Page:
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Homemieditorialmivision Issue 173 November 2021

mivision Issue 173 November 2021

With just two months to go in this calendar year, I’m sure you’ve turned your mind to planning for 2022.

Fingers crossed, it’s going to be a good one. With high levels of vaccination against COVID-19 across Australia and New Zealand, and the roadmap to freedom well underway, we should expect life and work to become more predictable…and practice visitations to grow.

With this in mind, we’ve published some valuable articles on practice building in this issue. The practical advice we’ve gathered from experts in the field covers everything from planning and managing stock, through to implementing new methods of payment for eye care goods and services, and finessing your digital presence to capture the attention of prospective customers. The over-arching theme is that by focusing your attention on all of these aspects of your business, you can facilitate better care of your patients’ physical and financial well-being, while growing your patient-base and revenue. A win-win.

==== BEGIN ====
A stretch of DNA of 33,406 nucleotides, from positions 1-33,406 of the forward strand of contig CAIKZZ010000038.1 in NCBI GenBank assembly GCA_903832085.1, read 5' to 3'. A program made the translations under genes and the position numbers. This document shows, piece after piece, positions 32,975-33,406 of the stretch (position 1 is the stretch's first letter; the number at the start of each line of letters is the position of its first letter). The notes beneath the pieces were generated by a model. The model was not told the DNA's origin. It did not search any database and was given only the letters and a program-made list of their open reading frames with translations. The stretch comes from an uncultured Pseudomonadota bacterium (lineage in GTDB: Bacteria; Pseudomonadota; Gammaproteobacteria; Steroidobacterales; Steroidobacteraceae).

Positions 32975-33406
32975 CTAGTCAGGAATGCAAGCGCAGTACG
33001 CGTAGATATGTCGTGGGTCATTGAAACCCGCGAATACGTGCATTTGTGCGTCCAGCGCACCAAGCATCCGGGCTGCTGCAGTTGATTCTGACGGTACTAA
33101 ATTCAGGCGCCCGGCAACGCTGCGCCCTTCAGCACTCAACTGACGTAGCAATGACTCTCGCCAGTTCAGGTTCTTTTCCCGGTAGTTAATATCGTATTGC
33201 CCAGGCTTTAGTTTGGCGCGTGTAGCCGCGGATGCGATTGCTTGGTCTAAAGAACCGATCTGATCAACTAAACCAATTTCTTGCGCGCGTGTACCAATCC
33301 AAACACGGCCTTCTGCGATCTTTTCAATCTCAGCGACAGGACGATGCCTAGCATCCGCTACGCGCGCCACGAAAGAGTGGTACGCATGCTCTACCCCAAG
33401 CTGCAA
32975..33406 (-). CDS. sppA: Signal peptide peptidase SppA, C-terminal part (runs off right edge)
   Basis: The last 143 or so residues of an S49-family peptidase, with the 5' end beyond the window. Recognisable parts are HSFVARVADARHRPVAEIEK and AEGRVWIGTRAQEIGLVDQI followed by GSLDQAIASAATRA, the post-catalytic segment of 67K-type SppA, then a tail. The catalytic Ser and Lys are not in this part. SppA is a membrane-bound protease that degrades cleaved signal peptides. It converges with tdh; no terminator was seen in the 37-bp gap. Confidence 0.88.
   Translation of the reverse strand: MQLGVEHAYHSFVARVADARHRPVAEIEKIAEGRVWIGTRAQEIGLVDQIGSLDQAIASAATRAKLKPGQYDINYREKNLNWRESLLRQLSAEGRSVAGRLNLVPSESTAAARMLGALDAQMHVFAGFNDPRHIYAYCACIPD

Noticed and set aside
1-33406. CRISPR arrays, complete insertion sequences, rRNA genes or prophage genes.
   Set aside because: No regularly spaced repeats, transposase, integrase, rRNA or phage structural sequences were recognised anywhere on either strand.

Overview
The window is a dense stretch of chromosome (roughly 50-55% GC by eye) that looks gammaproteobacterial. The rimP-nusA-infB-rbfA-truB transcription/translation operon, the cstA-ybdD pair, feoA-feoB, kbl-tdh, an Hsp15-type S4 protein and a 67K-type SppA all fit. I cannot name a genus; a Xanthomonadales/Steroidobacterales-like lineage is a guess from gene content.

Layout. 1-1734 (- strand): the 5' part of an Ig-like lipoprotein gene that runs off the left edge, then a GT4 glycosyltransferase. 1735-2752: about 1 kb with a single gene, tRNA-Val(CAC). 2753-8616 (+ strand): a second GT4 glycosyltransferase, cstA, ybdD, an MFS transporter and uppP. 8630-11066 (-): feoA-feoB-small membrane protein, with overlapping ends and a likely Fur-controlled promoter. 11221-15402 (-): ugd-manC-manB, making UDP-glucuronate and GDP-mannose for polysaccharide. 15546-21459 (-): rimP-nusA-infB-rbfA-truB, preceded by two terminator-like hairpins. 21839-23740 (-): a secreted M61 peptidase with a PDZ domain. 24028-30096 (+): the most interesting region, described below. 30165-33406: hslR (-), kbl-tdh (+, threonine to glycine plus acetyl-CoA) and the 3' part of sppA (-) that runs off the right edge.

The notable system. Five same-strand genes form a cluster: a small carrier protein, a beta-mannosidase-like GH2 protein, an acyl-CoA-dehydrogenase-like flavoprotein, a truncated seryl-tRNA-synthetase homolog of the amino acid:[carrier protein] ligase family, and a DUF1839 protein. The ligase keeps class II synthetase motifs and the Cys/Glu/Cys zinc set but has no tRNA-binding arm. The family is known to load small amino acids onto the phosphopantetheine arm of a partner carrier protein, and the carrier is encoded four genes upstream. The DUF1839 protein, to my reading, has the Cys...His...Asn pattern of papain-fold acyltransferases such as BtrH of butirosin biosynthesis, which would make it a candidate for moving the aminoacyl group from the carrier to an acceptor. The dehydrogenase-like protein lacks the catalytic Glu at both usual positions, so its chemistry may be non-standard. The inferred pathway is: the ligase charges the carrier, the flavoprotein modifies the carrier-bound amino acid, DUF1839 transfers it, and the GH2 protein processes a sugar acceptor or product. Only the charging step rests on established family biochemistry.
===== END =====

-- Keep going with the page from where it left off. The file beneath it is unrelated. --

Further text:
Dry eye disease (DED) is increasingly prevalent, and we know it can have a massive impact on quality of life. If you have an interest in helping patients with DED, this issue is for you. The options for managing this multi-factorial disease are ever-increasing, with products such as Lumenis’ OptiLight device with patented OPT technology hitting the market, and the recent PBS listing of Cequa (ciclosporin 0.09%, Sun Pharma) and Ikervis (ciclosporin 0.1% ophthalmic emulsion, Seqirus). When all else fails, we have innovative treatments such as autologous serum tears, therapeutic contact lenses and amniotic membrane therapy available.

Throughout this issue you’ll find plenty of information about these treatments and more. Our CPD article explores factors contributing to DED’s rising prevalence and how available treatments fit into a step-ladder approach to its management. And, as we head into bushfire season, we also have a fascinating article about work being undertaken at UNSW to understand the effect of bushfire smoke on the ocular surface.

Once again, this is a jam-packed issue. Our sincere thanks to all of our wonderful contributors.